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With five decades of experience as an educator and mentor, Chancellor Stephen Spahn has a wealth of experience and insights to share. As the longest-serving leader of an independent school in New York City — and Chancellor of The Dwight Schools, our global network of campuses that spans three continents and dates back over 40 years — he is highly regarded worldwide for his expertise. Also a former Board member of the International Baccalaureate, Chancellor Spahn is often called upon to participate in shaping the future of the IB.

Now, with the launch of his monthly blog, he looks forward to sharing his perspective and impressions on a range of educational topics of interest. These will include insights into some of Dwight's proud traditions, expectations for innovation, thoughts about what's happening in the world of the IB, and more. We invite you to read the first post here, join in with comments, share it with your friends and family, and come back again!
Yesterday, our third grade students held a panel discussion with adults on several different career paths, both internally and externally at Dwight. The discussion supplemented their "Sharing the Planet" unit of inquiry, touching upon the way conflict affects relationships, decisions, and actions. Head of Lower School, Ms. Hirschman, Associate Head of Lower School, Mr. Posner, School Counselor, Mr. Haber, and Ms. Saraf, a lawyer from the community, shared strategies that they use regularly to help manage conflict in their respective lines of work. The third graders learned to "put their heads together" to compromise, "respect decisions and move on" at the end of a conflict, and apologize "without 'but's.'" This proved to be quite the educational experience for our bright students to see first-hand the way these community role models foster success, and limit conflict, on a daily basis.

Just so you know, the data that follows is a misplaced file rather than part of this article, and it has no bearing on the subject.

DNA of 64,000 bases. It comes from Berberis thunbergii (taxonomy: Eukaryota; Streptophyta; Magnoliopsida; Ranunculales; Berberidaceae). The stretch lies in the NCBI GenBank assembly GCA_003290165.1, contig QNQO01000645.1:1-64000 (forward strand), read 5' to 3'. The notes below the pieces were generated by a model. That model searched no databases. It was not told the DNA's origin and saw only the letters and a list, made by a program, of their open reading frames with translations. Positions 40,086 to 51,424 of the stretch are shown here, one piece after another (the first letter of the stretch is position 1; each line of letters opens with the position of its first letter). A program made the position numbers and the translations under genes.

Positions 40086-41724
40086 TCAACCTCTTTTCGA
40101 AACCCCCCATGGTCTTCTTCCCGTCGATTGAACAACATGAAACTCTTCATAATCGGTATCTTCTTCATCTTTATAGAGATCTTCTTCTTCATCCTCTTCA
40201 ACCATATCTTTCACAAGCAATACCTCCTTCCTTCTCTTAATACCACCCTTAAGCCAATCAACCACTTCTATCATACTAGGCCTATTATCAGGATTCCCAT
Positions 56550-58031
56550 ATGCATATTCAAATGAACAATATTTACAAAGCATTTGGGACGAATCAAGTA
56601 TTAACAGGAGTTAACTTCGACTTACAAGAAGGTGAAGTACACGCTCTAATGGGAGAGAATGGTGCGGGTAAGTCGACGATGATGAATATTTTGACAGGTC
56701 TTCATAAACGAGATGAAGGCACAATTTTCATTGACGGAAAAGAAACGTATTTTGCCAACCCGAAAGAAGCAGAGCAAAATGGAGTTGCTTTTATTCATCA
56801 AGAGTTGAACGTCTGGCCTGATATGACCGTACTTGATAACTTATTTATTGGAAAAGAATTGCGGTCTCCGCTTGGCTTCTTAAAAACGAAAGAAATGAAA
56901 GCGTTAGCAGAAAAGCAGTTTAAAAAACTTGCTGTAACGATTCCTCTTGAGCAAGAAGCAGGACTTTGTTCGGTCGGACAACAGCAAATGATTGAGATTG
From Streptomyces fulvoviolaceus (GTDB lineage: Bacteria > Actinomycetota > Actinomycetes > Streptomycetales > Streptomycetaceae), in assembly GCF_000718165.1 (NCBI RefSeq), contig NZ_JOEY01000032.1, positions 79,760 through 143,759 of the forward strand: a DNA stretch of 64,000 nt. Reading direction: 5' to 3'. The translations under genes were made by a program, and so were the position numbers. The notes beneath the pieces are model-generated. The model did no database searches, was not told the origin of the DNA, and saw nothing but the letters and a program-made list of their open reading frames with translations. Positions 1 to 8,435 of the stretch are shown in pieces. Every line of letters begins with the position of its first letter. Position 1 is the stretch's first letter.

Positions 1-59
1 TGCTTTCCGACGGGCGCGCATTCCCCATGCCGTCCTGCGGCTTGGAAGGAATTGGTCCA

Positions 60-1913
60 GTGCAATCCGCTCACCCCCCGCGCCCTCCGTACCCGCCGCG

Last week, at our Timothy House Back to School Night, Head of Lower School Martha Hirschman shared a worthwhile read from The New York Times. The article addresses the topic of homework with experts weighing in, offering useful advice on the most beneficial ways to go about completing daily assignments, including the best locations to utilize for maximizing learning and quality of work. Read the full article here.
A couple weeks ago, our fourth grade classes took a mind-opening trip to the Rubin Museum of Art, actively participating in a program centered around Buddha. They maximized their learning by curiously listening to stories about the history of Buddha, and took a deeper look into the main tenets of Buddhism by looking closely at paintings and sculptures.
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